Our short film uses a generic narrative for a Romantic Drama as the audience is introduced to a troubled main protagonist whose problems cease when he finds a companion.
However a quirky enigma is created as the two characters never physically meet, setting up an atmospheric climax, the conclusion of which is left to the audience’s own interpretation. This apeture ending effect creates a significant element of mystery that will ‘get people talking’ so to say. As we believe the best, most entertaining films are those which generate discussions of interest long after the final credits have rolled. Our film can be described as using an experimental narrative as it doesn’t fit with conventional narrative codes such as that of Todorov. The ambiguous nature means it would fit well as an Art House film to appeal to the typical middleclass 30+ audience of specialised films, however it was our aim to introduce a younger audience to specialised films and we feel we have achieved this through the films promotion, simplistic arty narrative and use of teenage actors.
M I S E E N S C E N E We feel the lighting is successful in giving the film a more organic feel as we have relied completely on natural light reflecting upon the relationship of the characters as more authentic and pure. We filmed on a gloomy day to signify the dreary tone in the scene when the boy discovers the tide is in, this shifts significantly at the end when the prominent light of the sun returns to highlight the climatic final meeting between our protagonists – a symbol of hope. The music is also cohesive to the changing tones – with soft slow melodies to illustrate the solitary mood of Boy whilst upbeat acoustic rhythms compliment the free spirited nature of Girl and the optimism as the story progresses.
We used a range of camera angles to build up a more visually interesting narrative , including impressive establishing shots of the seaside scenery, close ups to illustrate the emotions of the characters as well as low angles in the sequences when they draw in the sand. We edited the shots carefully with cross dissolves to ensure smooth fluid transitions as well as a fading out effect to symbolise the passing of time. We also used two sequences of stop-frame animation to move the narrative along in a unique and artistic way, which we feel, will appeal to our audience of young people, as it is a familiar technique with film students and aspiring directors.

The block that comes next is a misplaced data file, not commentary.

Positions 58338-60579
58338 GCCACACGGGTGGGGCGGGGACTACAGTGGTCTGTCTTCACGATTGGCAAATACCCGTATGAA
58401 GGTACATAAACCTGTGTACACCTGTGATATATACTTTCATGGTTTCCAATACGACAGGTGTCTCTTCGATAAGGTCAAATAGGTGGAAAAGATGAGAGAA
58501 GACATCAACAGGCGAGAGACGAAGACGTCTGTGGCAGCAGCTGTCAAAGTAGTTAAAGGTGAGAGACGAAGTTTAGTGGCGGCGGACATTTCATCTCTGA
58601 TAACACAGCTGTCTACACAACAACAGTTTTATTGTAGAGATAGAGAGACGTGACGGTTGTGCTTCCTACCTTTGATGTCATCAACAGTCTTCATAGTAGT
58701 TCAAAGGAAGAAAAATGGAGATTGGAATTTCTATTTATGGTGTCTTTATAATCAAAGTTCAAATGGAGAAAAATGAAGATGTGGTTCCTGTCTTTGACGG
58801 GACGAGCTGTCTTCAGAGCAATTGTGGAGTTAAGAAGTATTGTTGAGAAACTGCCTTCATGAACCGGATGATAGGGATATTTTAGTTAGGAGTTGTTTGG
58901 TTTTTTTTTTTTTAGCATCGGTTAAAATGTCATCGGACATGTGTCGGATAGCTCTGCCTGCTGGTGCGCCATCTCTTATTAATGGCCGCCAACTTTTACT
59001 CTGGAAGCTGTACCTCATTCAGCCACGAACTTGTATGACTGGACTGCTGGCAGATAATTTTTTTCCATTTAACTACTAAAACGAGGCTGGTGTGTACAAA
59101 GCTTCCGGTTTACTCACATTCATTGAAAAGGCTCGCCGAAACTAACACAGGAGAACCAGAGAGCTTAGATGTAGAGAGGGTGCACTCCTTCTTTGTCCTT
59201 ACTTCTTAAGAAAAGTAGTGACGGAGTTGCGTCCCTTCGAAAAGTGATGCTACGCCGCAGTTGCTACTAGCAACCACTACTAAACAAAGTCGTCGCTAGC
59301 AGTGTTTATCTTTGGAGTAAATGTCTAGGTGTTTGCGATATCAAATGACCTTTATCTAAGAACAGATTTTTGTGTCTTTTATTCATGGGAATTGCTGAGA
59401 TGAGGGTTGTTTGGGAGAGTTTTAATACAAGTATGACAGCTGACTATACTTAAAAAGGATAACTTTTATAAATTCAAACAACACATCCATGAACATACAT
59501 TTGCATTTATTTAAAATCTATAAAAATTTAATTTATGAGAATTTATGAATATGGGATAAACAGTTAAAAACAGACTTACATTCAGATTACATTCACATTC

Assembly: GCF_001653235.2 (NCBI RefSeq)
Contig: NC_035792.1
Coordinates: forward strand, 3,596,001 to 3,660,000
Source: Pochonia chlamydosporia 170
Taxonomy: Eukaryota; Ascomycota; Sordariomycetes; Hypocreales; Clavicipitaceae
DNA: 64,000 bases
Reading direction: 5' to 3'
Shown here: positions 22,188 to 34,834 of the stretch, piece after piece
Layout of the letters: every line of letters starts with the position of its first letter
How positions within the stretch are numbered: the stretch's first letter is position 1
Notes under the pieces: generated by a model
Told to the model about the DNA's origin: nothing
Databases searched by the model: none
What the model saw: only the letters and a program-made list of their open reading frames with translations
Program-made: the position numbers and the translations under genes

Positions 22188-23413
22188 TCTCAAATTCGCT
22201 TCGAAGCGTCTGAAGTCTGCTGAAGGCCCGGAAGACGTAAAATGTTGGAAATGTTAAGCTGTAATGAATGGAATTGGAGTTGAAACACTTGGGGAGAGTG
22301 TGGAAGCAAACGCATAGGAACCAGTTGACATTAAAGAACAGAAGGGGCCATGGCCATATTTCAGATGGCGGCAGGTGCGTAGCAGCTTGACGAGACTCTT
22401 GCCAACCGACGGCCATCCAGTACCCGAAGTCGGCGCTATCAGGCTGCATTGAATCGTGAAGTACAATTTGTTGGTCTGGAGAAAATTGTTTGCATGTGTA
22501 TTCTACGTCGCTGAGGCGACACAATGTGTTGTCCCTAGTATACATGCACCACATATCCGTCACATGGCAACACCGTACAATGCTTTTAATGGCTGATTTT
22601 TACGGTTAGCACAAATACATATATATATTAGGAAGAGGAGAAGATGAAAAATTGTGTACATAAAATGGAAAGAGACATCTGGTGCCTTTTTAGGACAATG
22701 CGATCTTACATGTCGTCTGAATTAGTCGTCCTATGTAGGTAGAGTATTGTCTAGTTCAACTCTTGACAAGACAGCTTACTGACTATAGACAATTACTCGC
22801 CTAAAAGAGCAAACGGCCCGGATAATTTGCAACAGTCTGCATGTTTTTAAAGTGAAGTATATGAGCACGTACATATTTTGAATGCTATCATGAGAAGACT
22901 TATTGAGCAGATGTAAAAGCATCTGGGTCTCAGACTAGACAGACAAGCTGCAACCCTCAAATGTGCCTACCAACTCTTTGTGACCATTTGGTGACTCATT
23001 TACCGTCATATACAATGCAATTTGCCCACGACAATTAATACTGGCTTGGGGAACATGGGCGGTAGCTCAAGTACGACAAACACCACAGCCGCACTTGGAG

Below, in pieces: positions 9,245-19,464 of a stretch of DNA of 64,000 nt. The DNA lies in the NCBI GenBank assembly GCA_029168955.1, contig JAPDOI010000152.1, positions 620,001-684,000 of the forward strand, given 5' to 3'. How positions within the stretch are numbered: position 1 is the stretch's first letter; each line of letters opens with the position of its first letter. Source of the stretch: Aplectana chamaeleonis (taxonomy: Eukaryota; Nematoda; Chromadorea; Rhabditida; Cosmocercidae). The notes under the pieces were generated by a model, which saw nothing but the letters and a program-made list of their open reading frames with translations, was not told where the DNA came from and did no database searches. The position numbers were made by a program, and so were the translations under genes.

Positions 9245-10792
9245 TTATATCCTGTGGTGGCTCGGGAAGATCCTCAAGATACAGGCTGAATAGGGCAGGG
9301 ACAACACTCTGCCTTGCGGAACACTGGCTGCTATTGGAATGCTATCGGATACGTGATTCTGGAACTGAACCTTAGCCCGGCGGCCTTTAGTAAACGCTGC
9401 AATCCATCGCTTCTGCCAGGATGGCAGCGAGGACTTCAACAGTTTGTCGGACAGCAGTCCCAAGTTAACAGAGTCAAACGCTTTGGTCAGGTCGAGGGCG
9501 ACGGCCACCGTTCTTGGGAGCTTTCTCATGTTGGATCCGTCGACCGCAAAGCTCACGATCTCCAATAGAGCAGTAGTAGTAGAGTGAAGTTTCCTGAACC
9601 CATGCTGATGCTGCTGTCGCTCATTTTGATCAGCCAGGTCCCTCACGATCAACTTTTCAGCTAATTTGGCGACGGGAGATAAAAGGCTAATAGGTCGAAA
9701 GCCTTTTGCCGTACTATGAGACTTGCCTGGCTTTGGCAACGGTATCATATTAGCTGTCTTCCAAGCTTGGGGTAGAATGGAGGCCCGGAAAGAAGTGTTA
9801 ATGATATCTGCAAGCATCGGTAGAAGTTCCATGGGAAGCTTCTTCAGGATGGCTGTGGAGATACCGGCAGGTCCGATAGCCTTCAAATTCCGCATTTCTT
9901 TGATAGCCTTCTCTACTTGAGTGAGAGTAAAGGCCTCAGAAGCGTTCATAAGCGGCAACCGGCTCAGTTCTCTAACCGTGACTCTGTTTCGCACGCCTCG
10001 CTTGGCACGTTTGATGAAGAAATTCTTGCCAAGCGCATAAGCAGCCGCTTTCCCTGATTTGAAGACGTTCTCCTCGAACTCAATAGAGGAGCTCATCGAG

We have followed the generic conventions of short films by only using two main protagonists so the narrative is focused and cohesive in it’s small space of time. We have challenged the character functions of Propp by reversing the gender roles, it could be said that Girl plays the role of the hero as she saves boy from his sullen Lifestyle – this will appeal to modern audiences.
We incorporated the element of digital technology in simplistic yet effective instances through the use of an i-pod and close-up of a mobile phone, small details which establish the modern-day setting and importance of technology to the teenage protagonists which adds realism. The theme of time is also central to our narrative as the characters had to be ‘in the right place at the right time’ to be aware of each other and communicate. The timing of the tide coming in at the ending of the film is also significant to this theme as it suggests things don’t always last – time will always run out.